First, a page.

People with Parkinson’s disease in the Port Macquarie area are set to benefit from the appointment of a specialist neurological nurse trained in the care and treatment of people with the neurodegenerative condition.
The appointment of a Parkinson’s nurse to support the Port Macquarie community was today announced by Mrs. Leslie Williams Member for Port Macquarie and Mr. David Veness, President of the Parkinson’s NSW Board.
The position is being funded by the Mid North Coast Health District in partnership with Parkinson’s NSW at a cost of $450,000 over three years.
David Veness of Parkinson’s NSW said the appointment of a neurological nurse will make a huge difference for the local Parkinson’s community, with studies showing that health outcomes are poorer for people living with Parkinson’s in regional areas compared to those in the city.
“The prevalence of Parkinson’s has been reported as higher in rural and remote areas, yet most of the specialist services for Parkinson’s are found in capital cities. Therefore access to quality health care is an issue,” he said.
Member for Port Macquarie, Mrs. Leslie Williams said, “Specialised neurological nurses are proven to have many benefits for people living with Parkinson’s and their families.
“They provide evidence-based advice and advanced nursing services, and connect people with the support they require in their own community. There is also evidence that this model of care helps to reduce the sense of isolation many people with Parkinson’s experience, along with the high rates of depression and anxiety associated with the disease,” Mrs. Williams said.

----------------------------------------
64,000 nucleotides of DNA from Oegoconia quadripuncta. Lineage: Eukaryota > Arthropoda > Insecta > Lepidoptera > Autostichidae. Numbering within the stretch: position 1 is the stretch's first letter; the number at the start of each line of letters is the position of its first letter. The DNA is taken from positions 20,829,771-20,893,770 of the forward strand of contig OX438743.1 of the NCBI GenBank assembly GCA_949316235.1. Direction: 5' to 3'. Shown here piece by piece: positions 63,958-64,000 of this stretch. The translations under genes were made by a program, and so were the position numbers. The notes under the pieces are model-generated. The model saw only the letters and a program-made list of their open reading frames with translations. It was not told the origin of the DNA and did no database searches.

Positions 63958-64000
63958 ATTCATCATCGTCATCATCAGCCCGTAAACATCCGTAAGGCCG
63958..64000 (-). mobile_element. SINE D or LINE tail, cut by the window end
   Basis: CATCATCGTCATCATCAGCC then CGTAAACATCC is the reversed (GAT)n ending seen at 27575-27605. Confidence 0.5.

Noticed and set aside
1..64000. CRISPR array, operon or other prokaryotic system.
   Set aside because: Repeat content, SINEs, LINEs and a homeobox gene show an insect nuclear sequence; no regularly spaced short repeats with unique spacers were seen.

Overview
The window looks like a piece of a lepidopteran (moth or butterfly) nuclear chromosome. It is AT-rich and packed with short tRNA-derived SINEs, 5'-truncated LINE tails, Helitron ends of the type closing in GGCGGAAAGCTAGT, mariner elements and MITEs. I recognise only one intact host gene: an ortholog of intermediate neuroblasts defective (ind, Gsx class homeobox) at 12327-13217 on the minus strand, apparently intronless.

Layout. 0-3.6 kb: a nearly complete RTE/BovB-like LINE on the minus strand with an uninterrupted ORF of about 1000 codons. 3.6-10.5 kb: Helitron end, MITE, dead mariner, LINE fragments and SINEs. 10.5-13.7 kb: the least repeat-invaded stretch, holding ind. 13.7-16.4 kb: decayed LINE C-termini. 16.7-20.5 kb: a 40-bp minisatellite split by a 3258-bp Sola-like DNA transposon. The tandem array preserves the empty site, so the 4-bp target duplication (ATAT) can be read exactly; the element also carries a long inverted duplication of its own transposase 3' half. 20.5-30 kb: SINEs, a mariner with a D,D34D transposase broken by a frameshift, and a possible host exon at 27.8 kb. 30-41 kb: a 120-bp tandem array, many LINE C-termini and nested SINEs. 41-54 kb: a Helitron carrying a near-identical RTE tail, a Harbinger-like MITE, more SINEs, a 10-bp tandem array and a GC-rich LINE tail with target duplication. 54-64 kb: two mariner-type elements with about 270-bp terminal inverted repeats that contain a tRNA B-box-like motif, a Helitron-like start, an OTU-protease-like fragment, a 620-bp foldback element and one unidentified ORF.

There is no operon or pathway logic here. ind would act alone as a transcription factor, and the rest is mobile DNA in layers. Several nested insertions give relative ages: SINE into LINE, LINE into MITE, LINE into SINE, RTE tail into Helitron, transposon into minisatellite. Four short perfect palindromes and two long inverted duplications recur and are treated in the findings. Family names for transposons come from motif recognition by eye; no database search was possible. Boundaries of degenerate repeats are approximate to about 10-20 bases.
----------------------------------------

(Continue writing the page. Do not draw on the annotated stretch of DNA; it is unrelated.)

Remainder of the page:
“Carers and family members also notice significant improvements in their own well-being, with reduced levels of depression.”
“Hospital stays can also be reduced through the intervention of a specialist nurse”, Mrs. Williams said.
Parkinson’s NSW currently employs neurological nurses in three regional areas – Coffs Harbour, the Shoalhaven and Orange – supporting more than 1,240 patients.
The nurses play a key role in meeting the needs of people living with Parkinson’s by liaising between patients and specialists, educating aged care facilities, health care professionals, and pharmacists and administering advanced nursing practices.
They also provide support during hospital stays and help with referrals to complementary therapies such as physiotherapy, occupational therapy and speech pathology.